Shortly after John Lucius and his son Bryan moved their boat-building factory to the Dade City Business Center in 2007, the national economic downturn nearly sank their dreams. Their response: "We're going to need a bigger boat."
During survival mode, working with a skeleton crew, the Lucius family "scratched and inched along" by changing course toward construction of deep saltwater fishing crafts. Five years later, the family business had doubled production after acquiring the venerable Century Boats brand from Yamaha and expanding the facility to 52,000 square feet on 8 acres east of downtown Zephyrhills.
"When the opportunity to buy Century came about, we passed the hat," said president Bryan Lucius, 35.
Century Boats now sells to retail dealerships all over the country and produces an average of 12 boats a month. Manufacturer's suggested retail prices for their 17- to 32-foot crafts range from $28,000 to $220,000.
"These are luxury fishing and family cruising vessels," Bryan said. "Each one is four-stroke Yamaha outboard-powered with a deep V hull to navigate rough conditions."
Growth and success brought a new challenge: location.
"Our space couldn't accommodate what we were bringing here," Bryan said.
While driving around he found a former Lykes can factory and Home Depot truss storage space that had been burglarized of copper electrical wiring. On Feb. 1, 2013, the Zephyrhills City Council approved a $25,000 grant to upgrade the infrastructure. Century sealed the deal by paying $1.5 million for the facility.
"Restoring the power and improving ventilation was a 'thank you for coming' gesture from the city," Bryan said. "That's when we shipped 66 tractor-trailer loads of materials in."
They also transferred in 28 employees, boat molds, fixtures, jig patterns and construction tools.
John, 67, Bryan and chief financial officer Fred Brown, 63, travel the boat show circuit to promote and sell their brand.
"We just returned from Palm Beach," Brown said. "January through April is heavy season for shows. We're gearing up to produce a new 24-foot dual console and a 30-foot express model in time for the next fall Tampa boat show."
John and Bryan Lucius continued the family tradition of marine ventures established by John's father, Frank Lucius. Both son and grandson cut their teeth turning wrenches at Frank's Marine, a Gainesville dealership. They even suited up to laminate boat decks, hulls and interiors.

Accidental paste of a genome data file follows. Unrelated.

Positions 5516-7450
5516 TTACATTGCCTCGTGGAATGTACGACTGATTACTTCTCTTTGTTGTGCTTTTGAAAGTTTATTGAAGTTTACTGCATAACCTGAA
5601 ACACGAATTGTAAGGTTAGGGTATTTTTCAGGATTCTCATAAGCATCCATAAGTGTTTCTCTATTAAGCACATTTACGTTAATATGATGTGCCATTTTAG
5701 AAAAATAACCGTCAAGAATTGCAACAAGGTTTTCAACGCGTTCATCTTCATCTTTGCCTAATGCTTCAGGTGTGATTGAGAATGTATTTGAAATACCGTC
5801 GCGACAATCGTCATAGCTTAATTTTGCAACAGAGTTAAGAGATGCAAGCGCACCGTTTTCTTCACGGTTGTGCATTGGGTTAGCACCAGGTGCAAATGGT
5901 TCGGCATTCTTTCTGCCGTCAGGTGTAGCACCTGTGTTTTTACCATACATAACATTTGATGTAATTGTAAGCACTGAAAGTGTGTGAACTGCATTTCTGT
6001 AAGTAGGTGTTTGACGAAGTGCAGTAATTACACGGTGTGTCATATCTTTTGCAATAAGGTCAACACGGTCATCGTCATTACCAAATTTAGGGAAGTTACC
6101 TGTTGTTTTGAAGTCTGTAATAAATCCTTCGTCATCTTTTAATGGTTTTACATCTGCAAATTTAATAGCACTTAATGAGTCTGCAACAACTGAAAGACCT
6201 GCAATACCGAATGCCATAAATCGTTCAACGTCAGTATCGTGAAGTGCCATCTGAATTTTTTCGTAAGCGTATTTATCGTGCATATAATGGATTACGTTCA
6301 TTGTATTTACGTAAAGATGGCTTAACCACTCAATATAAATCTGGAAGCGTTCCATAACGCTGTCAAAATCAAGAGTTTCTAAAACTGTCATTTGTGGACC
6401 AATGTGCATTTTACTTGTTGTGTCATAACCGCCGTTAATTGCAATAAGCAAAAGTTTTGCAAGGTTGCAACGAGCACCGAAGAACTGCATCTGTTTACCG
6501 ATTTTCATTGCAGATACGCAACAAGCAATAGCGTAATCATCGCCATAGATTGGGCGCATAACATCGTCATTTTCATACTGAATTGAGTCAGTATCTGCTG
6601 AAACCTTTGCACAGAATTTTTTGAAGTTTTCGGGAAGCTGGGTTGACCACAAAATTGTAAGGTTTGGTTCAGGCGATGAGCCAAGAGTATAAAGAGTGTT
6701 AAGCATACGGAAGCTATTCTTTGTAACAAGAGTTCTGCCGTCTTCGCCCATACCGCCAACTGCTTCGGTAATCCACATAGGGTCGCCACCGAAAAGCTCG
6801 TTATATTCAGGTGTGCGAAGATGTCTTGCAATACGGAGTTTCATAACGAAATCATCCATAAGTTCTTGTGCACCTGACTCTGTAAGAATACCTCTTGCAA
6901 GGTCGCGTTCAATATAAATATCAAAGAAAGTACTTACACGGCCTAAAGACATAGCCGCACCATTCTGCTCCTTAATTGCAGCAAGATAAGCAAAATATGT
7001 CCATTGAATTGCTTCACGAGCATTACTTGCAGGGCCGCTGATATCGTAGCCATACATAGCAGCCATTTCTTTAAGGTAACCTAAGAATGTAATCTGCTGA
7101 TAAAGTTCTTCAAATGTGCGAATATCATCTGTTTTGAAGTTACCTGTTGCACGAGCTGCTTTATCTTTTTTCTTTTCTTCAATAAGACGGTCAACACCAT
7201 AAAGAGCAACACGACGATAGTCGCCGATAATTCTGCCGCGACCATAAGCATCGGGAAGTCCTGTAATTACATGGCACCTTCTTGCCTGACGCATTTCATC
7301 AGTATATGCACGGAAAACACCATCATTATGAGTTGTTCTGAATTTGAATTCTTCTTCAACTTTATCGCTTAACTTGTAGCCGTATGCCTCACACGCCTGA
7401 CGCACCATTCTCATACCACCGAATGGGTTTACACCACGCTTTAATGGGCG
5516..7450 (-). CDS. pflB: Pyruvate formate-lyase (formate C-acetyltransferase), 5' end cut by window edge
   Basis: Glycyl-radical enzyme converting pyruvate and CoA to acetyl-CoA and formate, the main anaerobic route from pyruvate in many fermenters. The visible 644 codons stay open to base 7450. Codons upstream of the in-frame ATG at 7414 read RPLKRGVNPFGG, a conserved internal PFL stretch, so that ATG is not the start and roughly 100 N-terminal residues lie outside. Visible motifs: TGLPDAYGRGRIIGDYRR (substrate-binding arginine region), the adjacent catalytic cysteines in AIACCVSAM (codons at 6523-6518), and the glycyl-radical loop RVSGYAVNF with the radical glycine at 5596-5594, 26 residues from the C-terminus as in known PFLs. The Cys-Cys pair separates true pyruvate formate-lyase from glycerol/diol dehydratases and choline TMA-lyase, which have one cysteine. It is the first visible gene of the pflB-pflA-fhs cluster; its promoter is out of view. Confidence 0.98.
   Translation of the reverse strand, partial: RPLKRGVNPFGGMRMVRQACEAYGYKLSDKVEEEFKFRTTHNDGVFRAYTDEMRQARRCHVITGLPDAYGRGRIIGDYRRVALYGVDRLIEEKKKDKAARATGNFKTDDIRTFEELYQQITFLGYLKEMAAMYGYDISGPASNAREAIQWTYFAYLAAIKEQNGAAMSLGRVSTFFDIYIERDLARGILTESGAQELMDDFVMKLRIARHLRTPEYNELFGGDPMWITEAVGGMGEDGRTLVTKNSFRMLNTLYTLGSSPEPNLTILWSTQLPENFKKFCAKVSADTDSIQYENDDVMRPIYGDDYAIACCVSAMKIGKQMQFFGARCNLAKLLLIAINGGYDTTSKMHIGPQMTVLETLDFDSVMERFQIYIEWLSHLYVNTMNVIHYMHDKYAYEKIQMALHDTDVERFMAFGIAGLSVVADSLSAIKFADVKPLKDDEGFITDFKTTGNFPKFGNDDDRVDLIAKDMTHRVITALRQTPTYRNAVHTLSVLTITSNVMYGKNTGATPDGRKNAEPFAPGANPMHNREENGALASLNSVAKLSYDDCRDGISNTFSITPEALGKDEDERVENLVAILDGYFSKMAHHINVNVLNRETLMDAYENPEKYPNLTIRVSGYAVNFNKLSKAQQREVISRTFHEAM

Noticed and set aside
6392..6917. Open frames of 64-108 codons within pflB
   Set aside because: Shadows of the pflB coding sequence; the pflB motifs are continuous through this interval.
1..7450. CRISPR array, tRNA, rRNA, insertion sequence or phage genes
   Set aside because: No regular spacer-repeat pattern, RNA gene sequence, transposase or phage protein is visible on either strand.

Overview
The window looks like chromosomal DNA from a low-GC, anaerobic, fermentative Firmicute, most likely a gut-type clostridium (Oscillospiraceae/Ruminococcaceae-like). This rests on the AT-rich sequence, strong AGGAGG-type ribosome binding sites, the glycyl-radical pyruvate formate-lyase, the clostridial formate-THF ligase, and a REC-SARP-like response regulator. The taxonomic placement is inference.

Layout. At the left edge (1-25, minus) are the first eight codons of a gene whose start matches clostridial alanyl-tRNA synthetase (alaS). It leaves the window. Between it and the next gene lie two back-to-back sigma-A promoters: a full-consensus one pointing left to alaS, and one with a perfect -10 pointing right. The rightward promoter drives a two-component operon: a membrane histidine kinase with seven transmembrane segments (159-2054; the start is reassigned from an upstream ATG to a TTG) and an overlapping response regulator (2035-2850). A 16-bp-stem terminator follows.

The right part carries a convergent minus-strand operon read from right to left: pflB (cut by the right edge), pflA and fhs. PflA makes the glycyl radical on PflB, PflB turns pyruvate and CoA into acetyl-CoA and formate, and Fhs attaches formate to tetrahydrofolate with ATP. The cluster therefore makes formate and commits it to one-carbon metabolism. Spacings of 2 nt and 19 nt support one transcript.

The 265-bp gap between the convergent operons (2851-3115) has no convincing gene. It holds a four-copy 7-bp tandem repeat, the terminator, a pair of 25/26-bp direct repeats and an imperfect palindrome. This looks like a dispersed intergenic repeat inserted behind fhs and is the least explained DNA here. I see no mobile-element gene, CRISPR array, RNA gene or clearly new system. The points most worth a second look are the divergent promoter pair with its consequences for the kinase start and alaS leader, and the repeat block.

During the 1970s John headed a research contract team for Underwriter Laboratories. They wrote the U.S. Coast Guard's safe powering regulations, still in effect today.
"Like anything else, preparation is the key," John said. "Nature is our passion, but we respect the dangers, too."
Bryan graduated with a business administration/marketing degree from the University of Louisville on a swimming scholarship. He then got his feet wet running Stumpknocker Boats in Starke for three years.
It prepared him to return home to the Tampa Bay area and join forces with his father.
"Ever since we fished the Ocklawaha River in the Ocala National Forest in a 14-foot skiff, I never dreamt we would grow so large," Bryan said. "It's that family bonding aspect that we hope to promote as well."
John, the company chairman, is based in Safety Harbor and commutes to Zephyrhills once a week. Bryan and his family live in Land O'Lakes. Board members include Bryan's wife, Emily, his sister Katherine Alsup and her husband, Tommy Alsup, who serves as vice president.
The lobby of their headquarters displays a 1953 Century Sportsman wooden red pleasure craft with chrome accessories and inlaid wood.
"It came with the purchase package and is a collector's item," Bryan said. "It's never been in the water and is in museum-quality condition."
"It represents the history of the name," John added. "It's our intention to maintain the quality and image of Century Boats."